Clean Water: Combat Kidney Disease in Sri Lankan Village
Organized by: Yohan Sumathipala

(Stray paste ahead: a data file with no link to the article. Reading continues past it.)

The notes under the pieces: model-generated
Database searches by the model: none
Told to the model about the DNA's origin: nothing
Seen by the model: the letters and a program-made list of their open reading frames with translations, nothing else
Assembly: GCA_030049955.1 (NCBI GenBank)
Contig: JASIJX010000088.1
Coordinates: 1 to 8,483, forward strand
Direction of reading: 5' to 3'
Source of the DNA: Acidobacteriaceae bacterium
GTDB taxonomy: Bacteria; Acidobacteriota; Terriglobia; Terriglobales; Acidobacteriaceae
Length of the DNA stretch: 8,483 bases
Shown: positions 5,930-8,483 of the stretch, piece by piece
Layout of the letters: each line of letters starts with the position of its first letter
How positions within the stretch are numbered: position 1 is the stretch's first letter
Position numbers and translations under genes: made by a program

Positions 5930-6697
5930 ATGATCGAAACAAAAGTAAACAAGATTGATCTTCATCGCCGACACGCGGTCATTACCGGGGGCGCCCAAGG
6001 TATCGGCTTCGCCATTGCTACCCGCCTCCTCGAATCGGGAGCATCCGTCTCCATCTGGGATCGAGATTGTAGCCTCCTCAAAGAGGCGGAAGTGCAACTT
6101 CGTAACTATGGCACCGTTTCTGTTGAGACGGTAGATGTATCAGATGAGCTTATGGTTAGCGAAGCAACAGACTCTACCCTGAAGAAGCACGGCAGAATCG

Kandiyapita, a rural Sri Lankan village faces an epidemic of chronic kidney disease (CKD). CKD is a serious health threat in Sri Lanka and has been affecting farmers for over a decade. Causing eventual kidney failure, the disease ravages poor farming families. Attributed to the heavy use of agro-chemicals in farming, water contamination in drinking wells and other sources of drinking water poses a formidable threat. Unable to get clean drinking water, the whole community is at risk, especially the children. The students at the Kandiyapita school do not want to simply look on as they see relatives taking ill. They have a solution, to gather rain water during the rainy season and store it for drinking purposes. They came up with this solution on their own after researching, conducting oral interviews and written surveys. Their rain water collection system has an estimated cost of $700 and a capacity of 7,000 L. This system is made of a series of plastic tanks and a gutter system that directs water incident on the school roof. They chose this design because of its lower cost and sustainability compared to a powered filtration system (> $ 6,000) which has a heavy maintenance cost for electricity and filters. Education to Empowerment (E2E) is working with the school on this project to collect rainwater for drinking. Founded by Yohan Sumathipala, a '16 graduate of Swarthmore College, Yohan and E2E has been working with the students and teachers at the Kandiyapita school for almost five years. Begun as an educational project, their work also tackles finding solutions to community problems such as this.